The Federal Reserve Bank of Kansas City released the June Manufacturing Survey today. According to Chad Wilkerson, vice president and economist at the Federal Reserve Bank of Kansas City, the survey revealed that Tenth District manufacturing activity grew slightly after sharply decreasing for three straight months. Activity still remained well below year-ago levels, while expectations for future activity rebounded moderately.
“Regional factory activity expanded just slightly in June compared with a month ago, but was still well below year-ago levels,” said Wilkerson. “Of those surveyed, 76% of firms have taken advantage of emergency lending options, and expectations for future activity and employment levels have improved somewhat.”
The month-over-month composite index was 1 in June, up considerably from -19 in May and a record low of 30 in April. The composite index is an average of the production, new orders, employment, supplier delivery time, and raw materials inventory indexes. The improvement in activity was driven by nondurable goods plants, while durable goods factories, especially nonmetallic mineral products, primary metals, fabricated metals, and computer and electronics plants continued to decline. Month-over-month indexes were mixed. Production, shipments, new orders, and supplier delivery time indexes recovered to positive levels, while indexes for order backlog, employment, new orders for exports, and inventories remained negative. Year over-year factory indexes mostly remained highly negative in June, but the composite index moved up slightly from -35 to -29. The future composite index rose considerably in June, rebounding from -2 to 9.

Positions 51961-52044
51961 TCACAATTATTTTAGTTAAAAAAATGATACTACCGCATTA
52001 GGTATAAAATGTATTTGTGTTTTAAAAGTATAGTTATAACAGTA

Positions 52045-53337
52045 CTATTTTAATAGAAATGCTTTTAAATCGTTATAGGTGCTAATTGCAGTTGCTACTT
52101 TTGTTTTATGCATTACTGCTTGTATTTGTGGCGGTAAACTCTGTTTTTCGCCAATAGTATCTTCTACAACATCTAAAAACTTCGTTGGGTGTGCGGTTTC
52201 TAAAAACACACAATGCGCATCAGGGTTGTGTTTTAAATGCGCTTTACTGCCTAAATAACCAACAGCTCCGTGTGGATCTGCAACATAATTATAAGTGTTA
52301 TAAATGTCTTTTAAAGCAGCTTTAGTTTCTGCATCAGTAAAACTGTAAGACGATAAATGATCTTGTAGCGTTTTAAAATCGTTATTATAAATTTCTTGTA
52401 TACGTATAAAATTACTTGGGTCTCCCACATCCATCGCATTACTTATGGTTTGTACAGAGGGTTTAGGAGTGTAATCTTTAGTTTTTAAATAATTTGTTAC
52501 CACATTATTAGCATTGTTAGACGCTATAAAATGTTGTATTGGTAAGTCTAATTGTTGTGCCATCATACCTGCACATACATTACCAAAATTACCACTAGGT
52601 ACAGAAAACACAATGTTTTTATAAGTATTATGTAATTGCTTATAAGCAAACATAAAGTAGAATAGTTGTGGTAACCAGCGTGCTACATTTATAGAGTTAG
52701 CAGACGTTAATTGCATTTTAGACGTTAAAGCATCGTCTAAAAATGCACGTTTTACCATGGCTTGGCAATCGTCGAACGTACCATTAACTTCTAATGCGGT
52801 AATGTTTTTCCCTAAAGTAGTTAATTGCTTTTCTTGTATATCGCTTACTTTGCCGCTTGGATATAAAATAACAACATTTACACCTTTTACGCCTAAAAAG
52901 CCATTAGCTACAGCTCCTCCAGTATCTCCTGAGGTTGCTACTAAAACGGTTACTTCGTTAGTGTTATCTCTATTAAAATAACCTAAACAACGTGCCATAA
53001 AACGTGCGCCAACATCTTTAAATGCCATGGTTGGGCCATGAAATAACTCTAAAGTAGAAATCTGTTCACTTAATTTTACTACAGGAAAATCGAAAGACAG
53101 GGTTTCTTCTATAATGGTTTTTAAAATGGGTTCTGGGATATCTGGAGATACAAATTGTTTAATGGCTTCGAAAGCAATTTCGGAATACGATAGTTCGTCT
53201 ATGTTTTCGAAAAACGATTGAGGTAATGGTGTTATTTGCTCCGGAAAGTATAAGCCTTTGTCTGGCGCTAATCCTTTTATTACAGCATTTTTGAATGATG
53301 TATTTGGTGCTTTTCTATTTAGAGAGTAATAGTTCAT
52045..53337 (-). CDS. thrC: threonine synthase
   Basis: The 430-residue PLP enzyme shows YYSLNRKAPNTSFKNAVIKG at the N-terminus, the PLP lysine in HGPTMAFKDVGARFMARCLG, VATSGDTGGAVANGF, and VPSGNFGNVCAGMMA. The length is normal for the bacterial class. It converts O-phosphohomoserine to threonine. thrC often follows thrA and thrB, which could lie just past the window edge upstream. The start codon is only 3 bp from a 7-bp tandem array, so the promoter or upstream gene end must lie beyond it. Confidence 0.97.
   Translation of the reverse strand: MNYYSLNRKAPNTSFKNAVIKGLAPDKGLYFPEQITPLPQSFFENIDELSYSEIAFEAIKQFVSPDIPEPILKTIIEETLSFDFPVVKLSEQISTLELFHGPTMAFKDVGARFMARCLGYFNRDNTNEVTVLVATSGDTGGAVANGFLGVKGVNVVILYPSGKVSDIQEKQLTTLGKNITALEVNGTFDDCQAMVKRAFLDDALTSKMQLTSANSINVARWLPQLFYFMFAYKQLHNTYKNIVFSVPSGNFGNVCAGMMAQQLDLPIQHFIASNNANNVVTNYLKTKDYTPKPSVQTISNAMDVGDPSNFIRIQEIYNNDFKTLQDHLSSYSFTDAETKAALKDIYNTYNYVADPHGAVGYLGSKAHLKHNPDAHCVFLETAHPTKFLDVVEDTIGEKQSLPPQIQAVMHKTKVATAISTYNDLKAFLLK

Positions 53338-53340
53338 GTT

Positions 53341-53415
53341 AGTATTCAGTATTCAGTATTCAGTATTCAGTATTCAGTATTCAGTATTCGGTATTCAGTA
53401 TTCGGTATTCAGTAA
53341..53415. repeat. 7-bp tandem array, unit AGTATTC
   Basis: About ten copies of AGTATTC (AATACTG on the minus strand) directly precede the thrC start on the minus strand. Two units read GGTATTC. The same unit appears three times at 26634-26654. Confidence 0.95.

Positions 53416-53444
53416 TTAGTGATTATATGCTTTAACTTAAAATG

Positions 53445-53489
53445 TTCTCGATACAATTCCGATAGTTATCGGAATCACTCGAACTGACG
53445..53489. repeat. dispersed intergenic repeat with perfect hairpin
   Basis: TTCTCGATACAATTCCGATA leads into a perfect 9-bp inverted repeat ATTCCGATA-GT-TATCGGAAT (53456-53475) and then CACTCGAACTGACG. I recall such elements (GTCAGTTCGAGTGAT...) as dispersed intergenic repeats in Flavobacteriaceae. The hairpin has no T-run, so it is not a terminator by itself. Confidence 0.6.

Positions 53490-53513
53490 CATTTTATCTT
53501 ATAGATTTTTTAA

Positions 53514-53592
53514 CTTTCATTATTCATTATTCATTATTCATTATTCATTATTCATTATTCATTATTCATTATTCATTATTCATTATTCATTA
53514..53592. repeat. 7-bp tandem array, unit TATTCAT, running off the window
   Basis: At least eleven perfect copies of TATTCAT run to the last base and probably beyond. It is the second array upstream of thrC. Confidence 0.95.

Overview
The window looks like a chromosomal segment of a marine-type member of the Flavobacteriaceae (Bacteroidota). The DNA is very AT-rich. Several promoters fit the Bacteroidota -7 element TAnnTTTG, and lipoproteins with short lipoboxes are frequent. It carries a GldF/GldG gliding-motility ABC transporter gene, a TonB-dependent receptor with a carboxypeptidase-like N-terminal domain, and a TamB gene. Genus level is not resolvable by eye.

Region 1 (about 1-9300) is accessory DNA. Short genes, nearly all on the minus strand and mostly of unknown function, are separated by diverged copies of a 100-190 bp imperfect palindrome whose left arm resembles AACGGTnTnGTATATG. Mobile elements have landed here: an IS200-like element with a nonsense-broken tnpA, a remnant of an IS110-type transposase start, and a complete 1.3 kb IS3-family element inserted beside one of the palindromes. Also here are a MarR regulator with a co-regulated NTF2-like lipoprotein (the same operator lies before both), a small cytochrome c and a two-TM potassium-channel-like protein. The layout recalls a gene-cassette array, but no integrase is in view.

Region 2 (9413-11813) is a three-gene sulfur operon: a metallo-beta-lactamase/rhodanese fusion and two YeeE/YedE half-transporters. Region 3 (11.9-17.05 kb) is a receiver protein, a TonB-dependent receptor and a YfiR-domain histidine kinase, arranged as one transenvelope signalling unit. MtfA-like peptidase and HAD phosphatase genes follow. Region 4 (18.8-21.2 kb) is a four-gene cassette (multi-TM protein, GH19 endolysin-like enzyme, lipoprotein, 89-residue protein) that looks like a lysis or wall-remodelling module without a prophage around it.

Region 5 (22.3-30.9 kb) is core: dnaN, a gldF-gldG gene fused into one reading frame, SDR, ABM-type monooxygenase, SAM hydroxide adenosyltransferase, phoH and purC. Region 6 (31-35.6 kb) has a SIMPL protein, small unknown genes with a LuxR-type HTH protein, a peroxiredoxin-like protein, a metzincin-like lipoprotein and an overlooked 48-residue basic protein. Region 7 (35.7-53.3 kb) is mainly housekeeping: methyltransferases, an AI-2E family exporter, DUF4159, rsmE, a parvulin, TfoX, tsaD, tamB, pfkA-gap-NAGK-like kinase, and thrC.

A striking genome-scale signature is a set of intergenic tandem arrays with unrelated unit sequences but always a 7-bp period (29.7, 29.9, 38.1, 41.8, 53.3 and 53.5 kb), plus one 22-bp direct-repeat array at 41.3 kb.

76% of factory contacts had applied for the Small Business Administration (SBA) Paycheck Protection Program since March 13, 2020 (up from 67% reported in April)
This suggests activity has bottomed, but this is just a slight increase off the bottom. Three-fourth of the companies surveyed are using the PPP – and that suggests further layoffs coming if activity doesn’t rebound.